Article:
Friday, 28 October 2011

Apres le deluge, mud

This was published in the South China Morning Post today as part of their Thailand flood coverage. One man's sad and soggy odyssey. I didn't post any of my pix because I've put them on facebook already and they just depress me.

As I sit writing this from a friend's Bangkok condominium on the sixteenth floor, I don’t think I have ever been quite so grateful to be high and blissfully dry.
     However, as the vast volume of water from Thailand’s central plains draws its oozing noose ever tighter around the capital, I find it hard to share the panicked trepidation of the city’s residents. The worst, you see, has already befallen me. I’m homeless, shoeless and feeling pretty hopeless. My new house is under more than two metres of water. I’ve been living on the kindness of friends. And as the soggy veteran of three separate evacuations in the space of the week, I might also look into being accorded some sort of recognition from the people at the Guinness Book of World Records.
  The first and worst ordeal was the long march out of my house in Nontaburi’s Sai Noi district, a sleepy backwater to the capital’s north-west where villages nestle amid verdant rice fields and somnolent klongs, or canals. However, as the northern run-off swelled against sluice gates, earthen dykes and hastily erected sandbag walls, those klongs began to run high and fast.
    Don’t worry, the locals in my village said. It’s never flooded here before – a big selling point when we bought the place, having made the mistake of living once before in a street that flooded every time it even looked like raining. They were still smiling when the closest klong was mere centimetres from the hastily erected earthern dyke lining its banks. But those smiles were gone the next morning, when we awoke to half a metre of water sloshing around our streets.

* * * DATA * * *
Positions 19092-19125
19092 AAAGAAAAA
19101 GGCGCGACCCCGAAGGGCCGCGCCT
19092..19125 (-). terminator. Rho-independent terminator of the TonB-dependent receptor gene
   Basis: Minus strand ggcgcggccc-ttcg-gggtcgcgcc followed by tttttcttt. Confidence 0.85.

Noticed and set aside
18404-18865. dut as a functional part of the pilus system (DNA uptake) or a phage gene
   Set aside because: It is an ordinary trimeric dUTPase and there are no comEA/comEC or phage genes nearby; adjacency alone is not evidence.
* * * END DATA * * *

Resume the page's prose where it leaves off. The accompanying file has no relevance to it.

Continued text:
The night before I had moved everything I cared about upstairs. And when a major dyke in neighbouring Pathum Thani failed, I was glad I had. Suddenly the waters began to surge. From lapping at my front gate early in the morning, by midday they were hovering ominously at my front doorstep. In the time it took to sling my hastily packed bags over my shoulders and unlock the front gate, the waters had risen two inches and covered my floor.
     In my front yard, now a roiling brown soup, centipedes, rats, snakes and other refugees frantically clawed and slithered in search of higher ground. As I slogged more than 3km to dry land, the water rose from my knee to my thigh to almost my waist in places. I saw cars ruined, pets stranded, and homes submerged to their eaves. But in adversity, I also witnessed a new sense of community. One fellow with a boat walked over a kilometer with me to ferry my bags. In a minimart, a smiling toothless auntie handed me a free beer.
    I escaped to a friend’s house in the northern Bangkok suburb of Rangsit. But the waters were on their inexorable way. And within days, I was wading through swelling floodwaters again. My wife had been holed up on our farm in nearby Nakhon Nayok with our two dogs, but when armed troops ordered local farmers to open a sluice gate, the water rose dangerously fast yesterday. And so it was back into the filthy fray once more, an odyssey of buses, army trucks, motorbikes and finally a boat, to help them to dry land.
     Now, as I sit in as yet mostly dry Bangkok, the relief at not being wet is tinged with a growing anger that my house and thousands like it were sacrificed in a bid to keep the capital dry. As the floods drew near, Bangkok slammed down her sluices and piled on the sandbags, meaning the run-off couldn’t find its way to sea and piled up in districts like mine like some slow-motion tsunami.
     I’m not sure when I will be able to get back to my home to assess the damage. I’m uncertain about what the future holds. My forecast? Fear and floating and lost wages.

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